Seattle’s Bike Gender Gap Among Widest in USA
There are three times as many men as women riding to work on bicycles in the Great Northwest
Women cyclists have to deal with unsafe streets, driver harassment, and inflexible workplaces — so it’s no wonder the bike gender gap persists, even in supposedly egalitarian Seattle.
It’s a metropolitan area of nearly 4 million people, yet only 41,000 women ride their bikes for transportation. That’s only 3 percent of the female population — about a third the size of the region’s male ridership, according to data Nielsen collected between 2016 and 2018.
Seattle Times columnist Gene Balk decided this month to ask why women weren’t riding as frequently as men, who comprise 76 percent of the city’s 169,000 cycling population.
Unsurprisingly safety was the top concern, with cyclists blaming the city’s failure to create a truly connected, truly protected bike network.
Others noted that hygiene and grooming were concerns, especially since most workplaces don’t provide showers or locker rooms.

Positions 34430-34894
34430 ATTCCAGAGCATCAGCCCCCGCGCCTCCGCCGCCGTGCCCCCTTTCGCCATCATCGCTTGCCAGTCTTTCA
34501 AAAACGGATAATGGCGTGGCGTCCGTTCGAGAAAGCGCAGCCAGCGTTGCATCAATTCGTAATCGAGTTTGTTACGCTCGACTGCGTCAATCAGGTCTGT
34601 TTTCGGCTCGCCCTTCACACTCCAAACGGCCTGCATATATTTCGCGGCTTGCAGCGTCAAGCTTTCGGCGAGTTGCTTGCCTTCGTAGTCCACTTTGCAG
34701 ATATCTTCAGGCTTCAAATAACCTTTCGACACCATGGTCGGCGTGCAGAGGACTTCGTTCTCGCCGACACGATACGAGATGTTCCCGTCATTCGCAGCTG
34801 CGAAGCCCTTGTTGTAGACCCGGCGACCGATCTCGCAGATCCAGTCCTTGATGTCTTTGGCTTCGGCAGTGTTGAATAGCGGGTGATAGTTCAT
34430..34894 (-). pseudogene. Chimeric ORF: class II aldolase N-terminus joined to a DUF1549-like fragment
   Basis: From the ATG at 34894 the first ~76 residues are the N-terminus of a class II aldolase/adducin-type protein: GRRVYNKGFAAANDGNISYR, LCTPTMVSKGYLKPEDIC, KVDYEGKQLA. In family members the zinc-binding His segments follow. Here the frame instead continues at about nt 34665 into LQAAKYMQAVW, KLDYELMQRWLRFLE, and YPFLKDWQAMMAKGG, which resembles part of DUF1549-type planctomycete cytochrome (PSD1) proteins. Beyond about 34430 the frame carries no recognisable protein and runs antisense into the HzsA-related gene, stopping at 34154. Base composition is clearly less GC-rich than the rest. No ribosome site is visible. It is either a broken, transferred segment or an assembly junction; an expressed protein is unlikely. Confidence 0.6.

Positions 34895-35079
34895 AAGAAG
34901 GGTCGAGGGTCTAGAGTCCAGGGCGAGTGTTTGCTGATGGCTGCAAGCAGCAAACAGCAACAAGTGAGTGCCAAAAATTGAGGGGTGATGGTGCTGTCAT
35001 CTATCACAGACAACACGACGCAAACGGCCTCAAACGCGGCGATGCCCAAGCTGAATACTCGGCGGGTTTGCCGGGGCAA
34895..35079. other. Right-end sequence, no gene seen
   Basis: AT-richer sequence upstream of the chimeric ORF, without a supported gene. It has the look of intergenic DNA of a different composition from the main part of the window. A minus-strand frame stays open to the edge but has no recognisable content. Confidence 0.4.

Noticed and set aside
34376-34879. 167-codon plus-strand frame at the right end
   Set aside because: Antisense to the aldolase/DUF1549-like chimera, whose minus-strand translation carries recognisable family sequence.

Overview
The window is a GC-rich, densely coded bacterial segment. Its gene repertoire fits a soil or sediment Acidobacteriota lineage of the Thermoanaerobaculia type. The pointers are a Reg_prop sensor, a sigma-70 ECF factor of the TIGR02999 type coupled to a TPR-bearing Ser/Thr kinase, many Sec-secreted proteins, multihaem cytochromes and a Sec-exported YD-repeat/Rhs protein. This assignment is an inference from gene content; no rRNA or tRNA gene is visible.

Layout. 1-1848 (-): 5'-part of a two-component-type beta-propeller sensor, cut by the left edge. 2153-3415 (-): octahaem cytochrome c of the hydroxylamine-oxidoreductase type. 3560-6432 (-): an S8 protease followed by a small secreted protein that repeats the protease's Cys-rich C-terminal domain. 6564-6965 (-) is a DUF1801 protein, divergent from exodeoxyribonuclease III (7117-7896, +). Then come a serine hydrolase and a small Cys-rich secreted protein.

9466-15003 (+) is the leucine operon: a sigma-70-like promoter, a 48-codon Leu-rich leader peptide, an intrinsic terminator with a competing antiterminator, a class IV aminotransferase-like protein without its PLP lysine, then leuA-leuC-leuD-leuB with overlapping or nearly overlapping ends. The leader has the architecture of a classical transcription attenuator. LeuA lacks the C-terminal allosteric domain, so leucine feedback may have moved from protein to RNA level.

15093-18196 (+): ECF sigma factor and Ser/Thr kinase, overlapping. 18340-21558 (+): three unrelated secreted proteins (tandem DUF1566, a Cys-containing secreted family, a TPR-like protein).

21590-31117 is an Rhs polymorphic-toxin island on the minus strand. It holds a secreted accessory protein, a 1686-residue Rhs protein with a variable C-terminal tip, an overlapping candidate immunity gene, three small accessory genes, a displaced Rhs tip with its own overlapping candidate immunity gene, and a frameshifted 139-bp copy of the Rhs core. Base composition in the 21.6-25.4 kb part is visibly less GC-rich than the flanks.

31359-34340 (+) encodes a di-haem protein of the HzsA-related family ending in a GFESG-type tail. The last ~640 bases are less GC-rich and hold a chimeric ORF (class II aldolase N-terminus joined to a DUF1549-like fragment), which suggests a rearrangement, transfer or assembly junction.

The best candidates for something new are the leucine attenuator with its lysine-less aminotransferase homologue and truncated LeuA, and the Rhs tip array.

“Absent facilities, women have to use a wet wipe, change their clothes in a tiny bathroom stall, do their hair and makeup in a bathroom that probably doesn’t have counters, then stuff their sweaty clothes in a bag and hide it under the desk,” responded reader Margaret Schroeder. “No thanks. I’ll drive or take the bus.”
Another reader described the harassment women typically receive from motorists just for riding next to them.
“All genders receive harassment from drivers with some frequency, but feminine presenting co-workers get more harassment and worse harassment,” one Seattle Times reader responded in a letter to the editor. “We have enough nonsense — why open ourselves up to new and fun ways to get yelled at on the way to work?”
The gender gap in the Emerald City is larger than the national average, where men are far more likely to ride to work than men, but it not much of an outlier. Nearly three times as many men in New York City commuted to work using a bike as women did in 2017, a figure relatively unchanged since 2006, even as total ridership has gone up.
Yet women cycle at higher rates in Germany (49 percent) and the Netherlands (55 percent), where expansive bike infrastructure has been in place for far longer.
Societal norms play a role in the gender gap. Cycling can become part of a daily routine for workers, retirees, and moms picking up their kids from school if there’s an intricate network of bike lanes connecting residential areas, schools, and workplaces safely across city neighborhoods.
“Picking up kids does not make biking impractical!” said another Seattle Times reader who often bikes to her child’s public school. “The more biking is normalized, the safer it will be, because drivers will be looking out for bikes. We have to be the change we want to see.”